Spatiotemporal Distribution of Mangrove and Saltmarsh, and Land Cover Change for SE Australia

A new paper is just published in the MPDI's Remote Sensing, to map the mangrove and saltmarsh ecosystem transitions from 1991 to 2015 in south-eastern Australia, via remotely sensed Landsat data and a Random Forest classification. The paper is entitled :"Mangrove and Saltmarsh Distribution Mapping and Land Cover Change Assessment for South-Eastern Australia from 1991 to 2015".

Navarro et al. (2021)


Coastal wetland ecosystems, such as saltmarsh and mangroves, provide a wide range of important ecological and socio-economic services. A good understanding of the spatial and temporal distribution of these ecosystems is critical to maximising the benefits from restoration and conservation projects.


They mapped mangrove and saltmarsh ecosystem transitions from 1991 to 2015 in south-eastern Australia, using remotely sensed Landsat data and a Random Forest classification. Their classification results were improved by the addition of two physical variables (Shuttle Radar Topographic Mission (SRTM), and Distance to Water). They also provide evidence that the addition of post-classification, spatial and temporal, filters improve overall accuracy of coastal wetlands detection by up to 16%. Mangrove and saltmarsh maps produced in this study had an overall User Accuracy of 0.82–0.95 and 0.81–0.87 and an overall Producer Accuracy of 0.71–0.88 and 0.24–0.87 for mangrove and saltmarsh, respectively.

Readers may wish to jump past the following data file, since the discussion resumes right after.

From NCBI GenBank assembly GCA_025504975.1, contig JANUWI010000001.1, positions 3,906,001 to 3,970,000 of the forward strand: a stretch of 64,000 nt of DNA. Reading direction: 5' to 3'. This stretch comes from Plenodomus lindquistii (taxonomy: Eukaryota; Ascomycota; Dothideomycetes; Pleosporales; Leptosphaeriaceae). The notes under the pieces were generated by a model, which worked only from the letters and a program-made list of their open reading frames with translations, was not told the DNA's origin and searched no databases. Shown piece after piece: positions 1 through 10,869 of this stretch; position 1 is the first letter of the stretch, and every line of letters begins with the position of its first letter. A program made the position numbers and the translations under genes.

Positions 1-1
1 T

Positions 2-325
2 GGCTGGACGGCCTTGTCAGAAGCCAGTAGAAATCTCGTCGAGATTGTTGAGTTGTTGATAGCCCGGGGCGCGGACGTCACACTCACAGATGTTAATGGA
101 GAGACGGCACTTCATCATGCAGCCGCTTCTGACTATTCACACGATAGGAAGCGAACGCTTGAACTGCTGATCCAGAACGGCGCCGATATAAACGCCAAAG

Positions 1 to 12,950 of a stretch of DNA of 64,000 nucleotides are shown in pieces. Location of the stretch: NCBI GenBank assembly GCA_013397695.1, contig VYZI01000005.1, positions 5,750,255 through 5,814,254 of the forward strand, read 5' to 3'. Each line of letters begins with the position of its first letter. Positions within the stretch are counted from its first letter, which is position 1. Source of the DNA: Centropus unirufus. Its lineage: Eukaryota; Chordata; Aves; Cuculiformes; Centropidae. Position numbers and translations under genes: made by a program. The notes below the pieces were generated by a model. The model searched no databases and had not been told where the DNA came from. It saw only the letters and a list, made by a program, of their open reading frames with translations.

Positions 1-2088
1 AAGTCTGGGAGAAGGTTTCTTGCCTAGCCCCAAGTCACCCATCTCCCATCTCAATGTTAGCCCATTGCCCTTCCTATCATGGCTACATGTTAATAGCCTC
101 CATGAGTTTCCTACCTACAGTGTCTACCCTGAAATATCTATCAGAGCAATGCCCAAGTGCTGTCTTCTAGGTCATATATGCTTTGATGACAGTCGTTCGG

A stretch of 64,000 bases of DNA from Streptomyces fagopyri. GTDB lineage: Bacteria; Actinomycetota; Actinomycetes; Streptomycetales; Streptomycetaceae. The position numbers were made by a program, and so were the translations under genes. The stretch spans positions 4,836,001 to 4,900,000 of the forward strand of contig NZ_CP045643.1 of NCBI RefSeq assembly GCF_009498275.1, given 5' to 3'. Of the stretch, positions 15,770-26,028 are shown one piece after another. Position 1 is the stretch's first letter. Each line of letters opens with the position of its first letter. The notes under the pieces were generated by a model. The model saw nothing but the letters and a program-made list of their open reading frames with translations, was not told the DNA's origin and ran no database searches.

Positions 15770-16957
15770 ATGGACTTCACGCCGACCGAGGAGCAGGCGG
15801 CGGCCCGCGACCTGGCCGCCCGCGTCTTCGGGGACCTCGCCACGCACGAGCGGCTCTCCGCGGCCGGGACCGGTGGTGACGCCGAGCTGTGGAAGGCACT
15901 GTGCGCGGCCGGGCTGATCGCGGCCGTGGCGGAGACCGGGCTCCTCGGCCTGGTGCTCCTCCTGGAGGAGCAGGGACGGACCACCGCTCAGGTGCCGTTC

They found that mangrove ecosystems in south-eastern Australia have lost an area of 1148 ha (7.6%), whilst saltmarsh experienced an overall increase in coverage of 4157 ha (20.3%) over this 24-year period. The maps developed in this study allow local managers to quantify persistence, gains, and losses of coastal wetlands in south-eastern Australia.


This publication was led by the DU Marine Mapping Group Member Alejandro Navarro, and our group members Mary A. Young and Daniel Ierodiaconou also contributed to the publication.


Congrats to Alejandro, Mary, Dan and the DU Marine Mapping Group!

To read the full article, click here.

Last edited on the April 12th, 2021.

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